Sport

Paddy Heaney: Lockdown torture of those who live for love of games

The insistence of Enda Gormley’s father, Joe, that he pay close attention to honing his football skills paid off in fine fashion as the Glen clubman won an All-Ireland medal and two Allstars with Derry. Picture by Ann McManus.
The insistence of Enda Gormley’s father, Joe, that he pay close attention to honing his football skills paid off in fine fashion as the Glen clubman won an All-Ireland medal and two Allstars with Derry. Picture by Ann McManus.

Talking to my father the other day and he told me his friend Austin Mulholland is in a bad way.

Austin played on the Bellaghy side which won the All-Ireland title in 1972.

Like his brother Brendan (RIP), Austin also played at full-back.

It was Brendan who offered the following description of his own playing skills: “I was never a powerful footballer but I kept a very tidy square”.

Austin’s square was usually spotless too but he was also a powerful footballer.

An absolute oracle on Gaelic football, Austin once told me that Sean O’Neill from County Down is the greatest forward to ever play the game. (He marked him).

This means Sean O’Neill is the greatest forward to ever play the game.

Before you get the wrong idea about Austin, there’s nothing medically wrong with him.

He is just struggling to cope without his medication, which is Gaelic football.

If the fixtures were amenable, Austin could watch three or four matches in a day. That would be great day for Austin.

People who complain about the price of tickets drive Austin insane (he can get vexed).

When I compiled the Off the Fence readers’ forum, Austin would give out to me about them.

He just couldn’t get his head around it.

For the entertainment value that’s on offer, Austin thinks admission prices are incredibly good value for money.

We were down at The Wood one night and Austin called to see my uncle. The reminiscing started.

My father recalled a night from their youth when Austin and himself were heading to the Patrician Hall in Carrickmore.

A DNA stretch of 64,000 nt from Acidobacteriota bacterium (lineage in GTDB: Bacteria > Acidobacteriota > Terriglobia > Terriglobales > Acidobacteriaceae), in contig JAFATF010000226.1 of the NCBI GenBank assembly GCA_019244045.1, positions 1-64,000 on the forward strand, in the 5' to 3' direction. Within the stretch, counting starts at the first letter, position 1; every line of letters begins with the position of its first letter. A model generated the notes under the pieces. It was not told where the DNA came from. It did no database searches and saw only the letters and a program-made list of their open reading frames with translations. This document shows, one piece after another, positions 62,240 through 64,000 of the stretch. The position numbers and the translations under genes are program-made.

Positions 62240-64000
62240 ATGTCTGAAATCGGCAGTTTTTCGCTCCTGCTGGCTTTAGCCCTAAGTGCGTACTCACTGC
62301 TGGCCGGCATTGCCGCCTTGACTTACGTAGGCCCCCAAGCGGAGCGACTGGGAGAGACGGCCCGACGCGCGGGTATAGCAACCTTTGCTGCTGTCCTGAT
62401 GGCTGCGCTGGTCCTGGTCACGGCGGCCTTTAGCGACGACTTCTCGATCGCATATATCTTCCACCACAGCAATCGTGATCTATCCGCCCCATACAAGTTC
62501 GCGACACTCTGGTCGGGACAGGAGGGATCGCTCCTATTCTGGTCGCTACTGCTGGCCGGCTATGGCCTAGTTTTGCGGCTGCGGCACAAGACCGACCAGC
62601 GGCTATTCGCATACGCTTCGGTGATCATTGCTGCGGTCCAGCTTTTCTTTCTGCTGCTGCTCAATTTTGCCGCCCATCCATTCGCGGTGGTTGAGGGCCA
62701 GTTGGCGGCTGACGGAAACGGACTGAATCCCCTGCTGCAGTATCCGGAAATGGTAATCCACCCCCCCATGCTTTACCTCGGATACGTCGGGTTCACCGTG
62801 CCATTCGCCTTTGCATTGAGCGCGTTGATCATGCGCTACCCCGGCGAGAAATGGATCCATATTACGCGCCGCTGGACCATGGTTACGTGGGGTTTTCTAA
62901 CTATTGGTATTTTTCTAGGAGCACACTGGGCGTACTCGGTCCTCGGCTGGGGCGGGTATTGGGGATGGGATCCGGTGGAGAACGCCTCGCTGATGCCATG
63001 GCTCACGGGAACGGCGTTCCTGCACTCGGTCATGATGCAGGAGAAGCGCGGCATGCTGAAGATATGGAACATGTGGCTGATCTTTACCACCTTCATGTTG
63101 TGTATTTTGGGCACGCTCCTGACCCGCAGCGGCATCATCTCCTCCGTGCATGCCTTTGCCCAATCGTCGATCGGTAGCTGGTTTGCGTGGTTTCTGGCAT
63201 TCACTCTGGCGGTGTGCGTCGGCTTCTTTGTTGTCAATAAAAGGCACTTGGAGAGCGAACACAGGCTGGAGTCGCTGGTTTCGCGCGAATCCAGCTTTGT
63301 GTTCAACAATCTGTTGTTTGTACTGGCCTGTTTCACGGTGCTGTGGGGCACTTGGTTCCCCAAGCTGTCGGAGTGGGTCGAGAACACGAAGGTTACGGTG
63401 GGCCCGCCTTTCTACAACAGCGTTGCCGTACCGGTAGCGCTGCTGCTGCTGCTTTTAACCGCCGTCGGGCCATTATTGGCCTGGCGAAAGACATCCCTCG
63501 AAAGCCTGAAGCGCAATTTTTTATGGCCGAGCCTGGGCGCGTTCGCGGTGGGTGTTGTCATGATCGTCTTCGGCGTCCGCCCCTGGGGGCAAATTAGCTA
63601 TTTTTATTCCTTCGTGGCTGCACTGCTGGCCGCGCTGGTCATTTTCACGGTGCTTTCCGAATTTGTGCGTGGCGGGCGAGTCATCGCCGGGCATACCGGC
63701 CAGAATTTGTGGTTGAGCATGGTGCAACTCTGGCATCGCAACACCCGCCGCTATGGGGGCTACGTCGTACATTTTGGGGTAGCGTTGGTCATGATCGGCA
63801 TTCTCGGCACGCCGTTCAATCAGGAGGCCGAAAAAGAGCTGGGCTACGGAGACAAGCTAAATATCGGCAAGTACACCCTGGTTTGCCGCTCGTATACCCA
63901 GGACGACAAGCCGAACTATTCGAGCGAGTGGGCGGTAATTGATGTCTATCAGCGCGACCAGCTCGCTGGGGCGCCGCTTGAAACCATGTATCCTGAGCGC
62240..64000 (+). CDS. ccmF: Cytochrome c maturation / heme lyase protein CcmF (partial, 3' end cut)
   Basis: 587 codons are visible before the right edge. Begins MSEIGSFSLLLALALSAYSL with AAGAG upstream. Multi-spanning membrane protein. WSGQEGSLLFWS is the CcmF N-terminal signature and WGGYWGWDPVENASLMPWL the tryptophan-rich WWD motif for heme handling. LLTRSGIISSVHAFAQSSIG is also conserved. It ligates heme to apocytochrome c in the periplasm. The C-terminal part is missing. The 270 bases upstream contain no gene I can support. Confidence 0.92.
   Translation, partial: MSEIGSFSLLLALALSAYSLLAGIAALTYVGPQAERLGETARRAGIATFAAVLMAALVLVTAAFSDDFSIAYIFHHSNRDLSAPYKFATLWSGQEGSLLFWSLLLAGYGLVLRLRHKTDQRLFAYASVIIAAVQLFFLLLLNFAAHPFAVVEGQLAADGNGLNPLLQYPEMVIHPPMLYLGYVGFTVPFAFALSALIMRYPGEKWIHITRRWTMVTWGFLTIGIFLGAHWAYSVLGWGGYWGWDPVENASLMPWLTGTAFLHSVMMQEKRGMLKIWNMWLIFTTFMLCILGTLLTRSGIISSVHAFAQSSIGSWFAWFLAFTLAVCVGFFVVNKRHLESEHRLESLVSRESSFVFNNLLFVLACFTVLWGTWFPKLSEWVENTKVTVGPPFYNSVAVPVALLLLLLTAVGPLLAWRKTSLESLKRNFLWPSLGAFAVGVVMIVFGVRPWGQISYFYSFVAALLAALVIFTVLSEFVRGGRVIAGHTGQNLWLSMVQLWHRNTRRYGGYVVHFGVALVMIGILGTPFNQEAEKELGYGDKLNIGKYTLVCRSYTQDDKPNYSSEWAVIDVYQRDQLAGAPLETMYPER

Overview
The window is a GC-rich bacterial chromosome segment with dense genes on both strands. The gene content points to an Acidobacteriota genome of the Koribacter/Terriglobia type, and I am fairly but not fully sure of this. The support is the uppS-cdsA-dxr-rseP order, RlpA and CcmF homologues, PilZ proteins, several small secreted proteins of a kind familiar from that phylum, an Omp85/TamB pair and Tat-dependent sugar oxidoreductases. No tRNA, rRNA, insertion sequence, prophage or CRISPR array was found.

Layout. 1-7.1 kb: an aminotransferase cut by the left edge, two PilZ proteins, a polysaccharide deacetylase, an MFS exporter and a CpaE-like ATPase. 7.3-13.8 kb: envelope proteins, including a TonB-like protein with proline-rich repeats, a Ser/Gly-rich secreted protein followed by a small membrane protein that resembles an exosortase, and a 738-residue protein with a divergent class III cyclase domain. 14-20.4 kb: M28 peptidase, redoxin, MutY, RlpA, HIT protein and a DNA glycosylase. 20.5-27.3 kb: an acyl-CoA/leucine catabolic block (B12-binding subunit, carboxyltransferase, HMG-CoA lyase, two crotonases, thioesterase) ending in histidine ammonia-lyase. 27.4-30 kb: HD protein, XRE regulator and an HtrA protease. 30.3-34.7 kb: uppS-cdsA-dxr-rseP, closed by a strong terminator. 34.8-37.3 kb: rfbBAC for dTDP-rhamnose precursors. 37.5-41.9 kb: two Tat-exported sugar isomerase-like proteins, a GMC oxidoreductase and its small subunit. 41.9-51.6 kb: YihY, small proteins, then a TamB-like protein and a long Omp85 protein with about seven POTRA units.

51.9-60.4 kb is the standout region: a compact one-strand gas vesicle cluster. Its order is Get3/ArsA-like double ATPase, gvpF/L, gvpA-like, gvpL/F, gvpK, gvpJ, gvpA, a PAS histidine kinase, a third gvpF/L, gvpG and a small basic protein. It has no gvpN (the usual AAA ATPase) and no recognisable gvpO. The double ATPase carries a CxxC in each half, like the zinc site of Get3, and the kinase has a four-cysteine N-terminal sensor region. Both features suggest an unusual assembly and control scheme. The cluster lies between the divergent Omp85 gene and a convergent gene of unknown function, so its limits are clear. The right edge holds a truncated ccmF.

Given the events described, it sounded like a fairly memorable evening. Austin had absolutely no recollection of it.

A few moments later he was recounting a Bellaghy minor game from the 1960s. Austin could remember who was doing the umpire.

Football matters to people in this country. To men like Austin Mulholland, this lockdown must feel like a prison sentence.

Tommy Donnelly is another man who might as well be in solitary confinement.

My father worked with Tommy Donnelly in McKeefry’s Maghera.

In 2003, they had a delivery to make in County Tyrone. It was a few days after Tyrone won the All-Ireland, a full decade after Derry showed the Red Hands the way. (Ten great years they were too).

A Sacred Heart picture on the wall suggested that Gaelic football should be a safe topic.

Tommy said to the man of the house: “You’ll be in good form today.”

“Why would that be?”

“Your win on Sunday past.”

“Awwww, (big Tyrone accent) I take no interest in that.”

When they got in the van, Tommy turned to my father and said: “I heard him say it, but I still don’t believe it.”

Those who knew Tommy well maintained that his hair got a bit greyer in November.

No football.

December was an endurance test. January was survival.

In February, the National League started, the mood would pick up.

By St Patrick’s Day - the year officially started. They say Tommy’s hair got darker.

It’s the unknown aspect to all of this which is so crippling.

If we knew the games would resume on a certain date, it wouldn’t be as bad.

When I was a boy, I remember Harry Kelly telling me that every man should play football for as long as they possibly can.

Even though I was only about 15, Harry delivered this statement with such conviction that I immediately knew I was being told a great truth.

Harry was 100 per cent right.

When Enda Gormley was a pupil at St Patrick’s, Maghera, he would be trying to do a bit of bookwork.

His father, the late Joe Gormley would remind Enda not to ignore the import work, his free-taking. Enda won an All-Ireland medal and two Allstars.

Joe was right too.

If football matters to you, take heed of Harry and Joe. Play as hard as you can for as long as you can.

A few hours before I wrote this column I was running through the town and I noticed Paddy Joe O’Kane and his family standing at the end of their street.

The penny dropped. They were waiting for the funeral cortege of Freddie Joe Tohill.

Freddie Joe Tohill had been Glen’s oldest living past player.

Now that baton has been passed to Freddie’s former team-mate, Paddy Joe.

The scene brought to mind the words of Antrim hurling great Terence McNaughton.

“The lads you play with in the county team, you make friends and get invited to their weddings - but the lads you play with in your club are the lads that will shoulder you to your grave.”

The curse of this Covid pandemic is that men are even being denied that honour.

It’s a grim time.

But at least we have the stories. We need the stories.

Here’s one about a friend of mine who would totally disagree with everything I’ve just written.

A very talented footballer, this individual discovered drink and parties at 18.

For about three long years he tried to marry his twin obsessions - the partying and the football - with zero success. It was a terrible time for him.

When we discussed this period in his life recently, he said to me: “I have a lot of regrets from that time.”

Continuing, he added: “If I had my life to live over again, I would do it completely differently.”

“What would you change?” I asked.

“I’d quit the football far sooner,” he said.